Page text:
Weeshie's Week

Jerry Collins - Kerry's Forgotten Winning Trainer 1913-1914

January 1st, 2005
by Weeshie Fogarty

At the latter end of last year on the run up to Christmas I was privileged to be involved in the launch of a superb GAA publication entitled All Ireland Glory - A Pictorial History of the Senior Football Championship-1887-2005. My good friend one Frank Burke a former All Ireland Hurling medal winner himself with Galway was the man responsible for this mammoth production which includes a photograph of every winning All Ireland senior football team. There are many more priceless and previously unpublished photographs also included in this superb 320 page glossy GAA collector's item.

So at any time when the mood takes you one can sit down and browse through this beautiful production and ponder over the vast amount of GAA information contained between its covers, and every time you do so you are sure to come across a statistic or a picture which throws up a thousand questions. So you may well say, surly that is a complete exaggeration. Well one of the oldest of all adages, "a picture speaks a thousand words" was never truer than in Frank's book. And of course Kerry the leaders in titles won is featured prominently in the book and here we come to the nub of my column this week. Every one of Kerrys winning teams is included in either superb black and white or stunning color. And it was two of these pictures that sparked off to-days column.

On the morning of the recent Kerry/Dublin national league match three great Dublin football mad friends called to have a cup of tea to my home in o Sullivan's Place and "The Book" was taken out and it was then my troubles began. The questions in relation to great Kerry players, who were the best, who was the greatest ever, who was the top scorer etc., began to be thrown around like snuff at a wake. Sure isn't this the great thing about Kerry football. The history, the arguments, the debates. (Last week I got an e-mail from a lady in Limerick, her boss had got involved in an argument in a pub with some friends recently and the source of the disagreement was the question, "when did Mick o Connell play his very last championship game for Kerry"). I was delighted to be in a position to solve her problem. So this instance alone bears out what I say about the endless questions in relation to Kerry football.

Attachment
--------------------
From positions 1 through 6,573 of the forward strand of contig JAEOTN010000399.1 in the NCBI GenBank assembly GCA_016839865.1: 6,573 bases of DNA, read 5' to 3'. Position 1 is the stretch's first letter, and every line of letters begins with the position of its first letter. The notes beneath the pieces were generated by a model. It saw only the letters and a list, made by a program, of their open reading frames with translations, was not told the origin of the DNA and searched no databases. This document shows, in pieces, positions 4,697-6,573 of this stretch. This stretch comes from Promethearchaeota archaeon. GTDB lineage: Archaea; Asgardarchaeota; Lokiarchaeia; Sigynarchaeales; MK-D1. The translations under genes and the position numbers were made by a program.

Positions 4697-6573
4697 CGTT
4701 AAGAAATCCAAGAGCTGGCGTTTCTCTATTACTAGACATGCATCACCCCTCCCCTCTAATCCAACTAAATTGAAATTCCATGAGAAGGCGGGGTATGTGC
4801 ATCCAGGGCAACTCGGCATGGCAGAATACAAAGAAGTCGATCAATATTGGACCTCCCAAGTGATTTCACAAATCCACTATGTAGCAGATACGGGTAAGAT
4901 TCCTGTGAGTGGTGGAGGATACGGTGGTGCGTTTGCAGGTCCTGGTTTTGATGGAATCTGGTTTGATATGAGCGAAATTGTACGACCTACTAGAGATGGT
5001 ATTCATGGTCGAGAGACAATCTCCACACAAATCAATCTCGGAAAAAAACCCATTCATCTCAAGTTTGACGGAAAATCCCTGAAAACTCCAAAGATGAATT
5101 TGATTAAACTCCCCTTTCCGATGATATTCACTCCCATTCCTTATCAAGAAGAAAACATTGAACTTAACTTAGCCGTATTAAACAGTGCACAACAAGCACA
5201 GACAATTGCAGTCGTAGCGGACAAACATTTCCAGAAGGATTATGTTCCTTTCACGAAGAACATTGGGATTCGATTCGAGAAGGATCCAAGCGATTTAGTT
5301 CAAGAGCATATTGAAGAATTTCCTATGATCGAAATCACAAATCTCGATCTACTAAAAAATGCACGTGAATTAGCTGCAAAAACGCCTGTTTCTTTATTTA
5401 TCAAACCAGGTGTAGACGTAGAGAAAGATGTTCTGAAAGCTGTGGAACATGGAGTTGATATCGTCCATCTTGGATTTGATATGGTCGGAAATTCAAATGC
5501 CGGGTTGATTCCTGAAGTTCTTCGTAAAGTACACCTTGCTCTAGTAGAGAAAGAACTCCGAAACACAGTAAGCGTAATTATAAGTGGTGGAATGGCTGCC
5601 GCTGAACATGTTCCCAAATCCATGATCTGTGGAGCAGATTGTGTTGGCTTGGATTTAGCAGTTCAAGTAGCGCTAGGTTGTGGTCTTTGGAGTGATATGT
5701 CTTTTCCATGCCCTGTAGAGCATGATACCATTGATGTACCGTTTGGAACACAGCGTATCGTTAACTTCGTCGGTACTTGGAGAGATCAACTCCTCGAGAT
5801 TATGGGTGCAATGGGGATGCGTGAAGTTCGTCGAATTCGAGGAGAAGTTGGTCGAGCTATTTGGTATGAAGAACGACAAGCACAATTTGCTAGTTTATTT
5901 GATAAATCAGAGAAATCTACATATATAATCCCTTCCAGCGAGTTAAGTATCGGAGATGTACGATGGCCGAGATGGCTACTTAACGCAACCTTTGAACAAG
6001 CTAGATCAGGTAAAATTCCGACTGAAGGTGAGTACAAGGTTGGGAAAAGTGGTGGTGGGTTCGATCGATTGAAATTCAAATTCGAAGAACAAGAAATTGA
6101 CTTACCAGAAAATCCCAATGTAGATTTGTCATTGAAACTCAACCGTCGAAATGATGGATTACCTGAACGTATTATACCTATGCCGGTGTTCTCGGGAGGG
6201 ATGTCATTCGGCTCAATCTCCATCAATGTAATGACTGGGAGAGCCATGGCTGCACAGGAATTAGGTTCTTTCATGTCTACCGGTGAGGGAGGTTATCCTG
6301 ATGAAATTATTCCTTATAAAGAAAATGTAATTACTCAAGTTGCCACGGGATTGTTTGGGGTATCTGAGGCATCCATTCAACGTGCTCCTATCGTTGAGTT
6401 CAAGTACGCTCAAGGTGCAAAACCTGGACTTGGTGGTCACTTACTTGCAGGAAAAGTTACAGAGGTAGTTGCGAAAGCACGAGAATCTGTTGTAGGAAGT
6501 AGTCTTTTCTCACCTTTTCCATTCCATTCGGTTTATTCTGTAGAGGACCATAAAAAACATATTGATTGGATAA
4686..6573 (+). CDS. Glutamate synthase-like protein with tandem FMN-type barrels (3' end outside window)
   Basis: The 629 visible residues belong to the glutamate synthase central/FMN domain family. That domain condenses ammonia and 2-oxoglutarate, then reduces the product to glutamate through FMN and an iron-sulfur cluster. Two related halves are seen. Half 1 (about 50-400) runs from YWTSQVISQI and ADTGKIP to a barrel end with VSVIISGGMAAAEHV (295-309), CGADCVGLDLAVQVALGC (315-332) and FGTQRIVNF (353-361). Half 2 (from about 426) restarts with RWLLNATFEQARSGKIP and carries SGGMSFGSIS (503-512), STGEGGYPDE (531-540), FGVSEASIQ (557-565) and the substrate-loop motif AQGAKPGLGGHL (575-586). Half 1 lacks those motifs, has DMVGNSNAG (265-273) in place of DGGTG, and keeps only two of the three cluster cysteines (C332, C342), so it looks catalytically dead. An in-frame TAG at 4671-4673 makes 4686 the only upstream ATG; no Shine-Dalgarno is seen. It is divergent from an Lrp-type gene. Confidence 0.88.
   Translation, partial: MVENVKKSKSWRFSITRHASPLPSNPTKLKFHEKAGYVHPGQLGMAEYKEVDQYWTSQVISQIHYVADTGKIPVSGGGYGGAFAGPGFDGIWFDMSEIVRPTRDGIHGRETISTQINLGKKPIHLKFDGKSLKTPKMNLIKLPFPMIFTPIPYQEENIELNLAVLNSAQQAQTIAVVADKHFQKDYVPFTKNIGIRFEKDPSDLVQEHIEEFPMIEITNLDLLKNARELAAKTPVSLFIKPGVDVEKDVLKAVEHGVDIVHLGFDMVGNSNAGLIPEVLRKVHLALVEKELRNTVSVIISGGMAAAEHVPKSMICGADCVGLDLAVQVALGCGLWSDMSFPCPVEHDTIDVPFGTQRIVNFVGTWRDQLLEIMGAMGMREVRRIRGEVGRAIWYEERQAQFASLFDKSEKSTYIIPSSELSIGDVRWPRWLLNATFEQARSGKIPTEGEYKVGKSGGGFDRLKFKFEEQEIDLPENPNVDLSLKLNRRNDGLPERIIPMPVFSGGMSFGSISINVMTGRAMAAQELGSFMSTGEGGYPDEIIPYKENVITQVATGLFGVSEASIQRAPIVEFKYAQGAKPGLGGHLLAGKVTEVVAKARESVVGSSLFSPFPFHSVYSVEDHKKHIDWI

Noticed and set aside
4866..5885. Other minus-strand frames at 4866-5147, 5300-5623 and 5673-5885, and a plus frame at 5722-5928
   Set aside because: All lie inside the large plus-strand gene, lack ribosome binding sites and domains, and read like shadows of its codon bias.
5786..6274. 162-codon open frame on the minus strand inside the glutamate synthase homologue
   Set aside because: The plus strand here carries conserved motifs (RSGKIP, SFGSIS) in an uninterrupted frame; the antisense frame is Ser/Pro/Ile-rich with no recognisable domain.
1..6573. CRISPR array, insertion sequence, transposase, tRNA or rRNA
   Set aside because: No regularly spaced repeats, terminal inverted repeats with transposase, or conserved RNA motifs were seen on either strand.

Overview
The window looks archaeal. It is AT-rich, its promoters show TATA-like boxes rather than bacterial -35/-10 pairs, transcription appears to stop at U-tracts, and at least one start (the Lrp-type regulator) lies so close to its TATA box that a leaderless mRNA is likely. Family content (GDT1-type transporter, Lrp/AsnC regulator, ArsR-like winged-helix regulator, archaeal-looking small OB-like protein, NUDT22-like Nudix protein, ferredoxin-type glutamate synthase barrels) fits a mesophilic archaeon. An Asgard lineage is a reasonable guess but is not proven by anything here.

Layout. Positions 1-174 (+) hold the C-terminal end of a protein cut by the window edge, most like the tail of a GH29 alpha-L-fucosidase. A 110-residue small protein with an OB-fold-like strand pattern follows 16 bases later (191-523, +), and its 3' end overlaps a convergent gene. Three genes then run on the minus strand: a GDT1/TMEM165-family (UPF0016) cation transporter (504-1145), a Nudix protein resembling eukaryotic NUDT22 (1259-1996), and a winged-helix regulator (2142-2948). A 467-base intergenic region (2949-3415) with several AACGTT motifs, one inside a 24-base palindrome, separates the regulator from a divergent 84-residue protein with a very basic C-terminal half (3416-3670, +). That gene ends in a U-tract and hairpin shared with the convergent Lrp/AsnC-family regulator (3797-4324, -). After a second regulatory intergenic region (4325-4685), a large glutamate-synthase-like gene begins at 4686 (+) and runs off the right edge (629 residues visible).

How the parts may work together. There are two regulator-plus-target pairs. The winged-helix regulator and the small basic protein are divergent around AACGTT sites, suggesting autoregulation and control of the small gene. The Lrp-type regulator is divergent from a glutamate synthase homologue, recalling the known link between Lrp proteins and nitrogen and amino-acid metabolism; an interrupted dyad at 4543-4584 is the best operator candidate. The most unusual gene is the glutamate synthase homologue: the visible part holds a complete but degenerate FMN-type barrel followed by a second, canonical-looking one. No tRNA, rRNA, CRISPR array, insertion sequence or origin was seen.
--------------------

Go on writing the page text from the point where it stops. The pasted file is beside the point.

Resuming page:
So back to Frank's book, on pages 73 and 75 are two lovely photographs of the winning Kerry teams of 1913-14. Quick as a flash I was asked, "Who is the Jerry Collins with the white polo neck sweater standing at the back left of the photo? I looked and sure enough there was this fine handsome young man hands folded across his chest, black hair parted in the middle standing along side Paddy Healy of Headford who ironically I wrote about here last week. Despite having seen this picture a thousand times over the past decades, I didn't' have a clue who Jerry Collins was and to my shame I had never even questioned his appearance in these All Ireland winning photographs No let me add have I ever heard any of the Kerry officials down the decades mention his name. And then to cap it all my three visitors then added that he was included also togged out with the team of the following year, 1914. I vowed there and then before they left for the Fitzgerald Stadium that I would do my level best to solve the mystery. Sadly it is one of the failures of this county that we quickly forget and make little effort to preserve and document the memories of those men who laid the foundations for the Kerry traditions we know to-day. So a visit to my local Library was my first stop, what a great service those people lay on for one and all in the branches around the county. (Eamon Brown of the Tralee branch, a true friend, is a God sent to anyone seeking long lost information as are all those working in these departments) Only for what we can find there we would be helpless in retracing our great sporting past.